Information Security Stack Exchange is a question and answer site for information security professionals. It's 100% free, no registration required.

Sign up
Here's how it works:
  1. Anybody can ask a question
  2. Anybody can answer
  3. The best answers are voted up and rise to the top

This question already has an answer here:

As many other webmaster I am facing problems with DDOS attacks. I have tried denying offending IP addresses from htaccess files and using bigger and better hosting, but I am unable to stop the attacks as new IP addresses are used.

share|improve this question

marked as duplicate by TildalWave, RoraΖ, Xander, Ohnana, Iszi Feb 25 at 16:49

This question has been asked before and already has an answer. If those answers do not fully address your question, please ask a new question.

2  
If your only goal is to stop them wihtout any other priority named... an effective way to stop them is oging offline. ;) – Zaibis Feb 25 at 11:01
    
Can you say a little bit about the likely motivations of the attackers? How do they profit from your users being denied service? – Eric Lippert Feb 25 at 14:25
    
My brother made some kid angry online, and we ended up getting DDOS'd for 2 days straight. The only solution we found was to call our ISP and have them change our IP. Cycling the router seemed to temporarily help, but I guess all the traffic eventually "plugged it up". – Carcigenicate Feb 25 at 14:25
    
You could use whois and send an email to the complaint email, if listed, with the details on the ip, and packet data. This would be a slow tedious process as there are likely 100's or 1000's of ip address. They could eventually track down the computer and have the owner clean it up. They could also null route your ip, if only temporarily. – cybernard Feb 26 at 4:42
    
There are IP's from different hosting provider .like zoho corporations etc and alls are coming from united states.They are not coming like attack,Just come for one or two ,down the server and back – Saad Mirza Apr 4 at 7:17

If you're running a website that's under attack, you should consider a service such as Cloudflare.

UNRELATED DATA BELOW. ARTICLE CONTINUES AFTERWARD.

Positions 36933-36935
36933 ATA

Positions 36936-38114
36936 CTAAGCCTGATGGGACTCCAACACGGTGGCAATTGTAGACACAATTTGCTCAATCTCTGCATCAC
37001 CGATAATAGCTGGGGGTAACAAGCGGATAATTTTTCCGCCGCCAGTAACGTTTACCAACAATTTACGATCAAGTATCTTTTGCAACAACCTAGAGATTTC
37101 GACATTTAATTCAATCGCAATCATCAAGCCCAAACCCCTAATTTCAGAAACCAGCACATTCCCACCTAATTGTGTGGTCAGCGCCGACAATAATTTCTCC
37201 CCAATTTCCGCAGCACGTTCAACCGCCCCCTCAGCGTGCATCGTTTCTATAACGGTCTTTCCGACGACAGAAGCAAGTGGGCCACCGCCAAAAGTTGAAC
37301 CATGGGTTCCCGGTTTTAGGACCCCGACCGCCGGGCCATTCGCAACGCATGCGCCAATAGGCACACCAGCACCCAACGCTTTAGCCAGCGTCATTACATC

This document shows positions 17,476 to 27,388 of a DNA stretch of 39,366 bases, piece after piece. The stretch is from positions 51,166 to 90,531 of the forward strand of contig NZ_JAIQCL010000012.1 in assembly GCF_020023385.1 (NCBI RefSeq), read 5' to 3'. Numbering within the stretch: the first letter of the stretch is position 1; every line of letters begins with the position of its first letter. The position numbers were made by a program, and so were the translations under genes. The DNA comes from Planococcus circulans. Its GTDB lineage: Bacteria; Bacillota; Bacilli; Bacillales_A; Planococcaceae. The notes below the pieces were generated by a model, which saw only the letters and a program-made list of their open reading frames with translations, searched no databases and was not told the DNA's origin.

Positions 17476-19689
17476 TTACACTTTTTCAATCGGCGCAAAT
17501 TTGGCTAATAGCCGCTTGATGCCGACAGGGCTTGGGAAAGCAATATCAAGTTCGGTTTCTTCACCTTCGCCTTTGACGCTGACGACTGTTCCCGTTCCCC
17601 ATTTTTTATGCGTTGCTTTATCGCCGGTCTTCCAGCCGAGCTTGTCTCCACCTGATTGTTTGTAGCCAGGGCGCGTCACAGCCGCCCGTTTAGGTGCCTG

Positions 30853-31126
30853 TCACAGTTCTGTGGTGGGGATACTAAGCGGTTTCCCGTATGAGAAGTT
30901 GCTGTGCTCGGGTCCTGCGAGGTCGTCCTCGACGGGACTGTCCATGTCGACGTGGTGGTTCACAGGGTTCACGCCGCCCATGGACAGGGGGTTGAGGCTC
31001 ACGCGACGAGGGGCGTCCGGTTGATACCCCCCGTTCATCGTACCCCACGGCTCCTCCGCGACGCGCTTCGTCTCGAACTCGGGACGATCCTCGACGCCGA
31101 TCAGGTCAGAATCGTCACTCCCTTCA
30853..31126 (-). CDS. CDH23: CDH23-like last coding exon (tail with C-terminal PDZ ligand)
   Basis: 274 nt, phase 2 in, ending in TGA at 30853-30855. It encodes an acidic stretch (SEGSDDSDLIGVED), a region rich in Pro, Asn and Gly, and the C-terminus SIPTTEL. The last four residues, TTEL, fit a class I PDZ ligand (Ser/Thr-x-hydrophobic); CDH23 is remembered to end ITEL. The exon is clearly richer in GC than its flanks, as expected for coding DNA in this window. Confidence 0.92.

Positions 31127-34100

Cloudflare and other CDNs are designed with DDoS attacks in mind - traffic passes through Cloudflare's network before it reaches yours. Since Cloudflare will filter DDoS traffic, only clean traffic will reach you.

On the other hand, if the attack is small enough to not saturate your port, and you feel comfortable enough dealing with it on your own, look into running Nginx as a reverse proxy in front of your Apache instance. Nginx is designed to handle floods a lot better than Apache can, due to the epoll architecture.

The way that services such as Cloudflare work are by 1) Mitigation appliances and 2) Having lots of capacity.

A mitigation appliance looks at anomalies in traffic, and matches traffic with known attack signatures in the past in order to distinguish legitimate traffic from DDoS traffic. The "dirty" traffic is dropped, while the clean traffic is passed on.

The best mitigation in the world doesn't help if your port is being saturated (Imagine sending 11gbps to a target who can only handle 10gbps). No matter how good your filtering is, you will go offline because your port is not capable of handling more than 10gbps. Services such as CloudFlare (any CDN or DDoS mitigation provider really) buy tons of capacity from transit providers in order to deal with huge volummetric floods - things that couldn't be handled at the server level because of the massive amounts of traffic (think 50gbps+)

share|improve this answer

There are several types of Distributed Denial of Service attacks, mitigation techniques can be specific to each case:

Volumetric Attacks

A few computers send a large amount of traffic, clogging the network of the victim and keeping legitimate connections from reaching it. In this category we can see: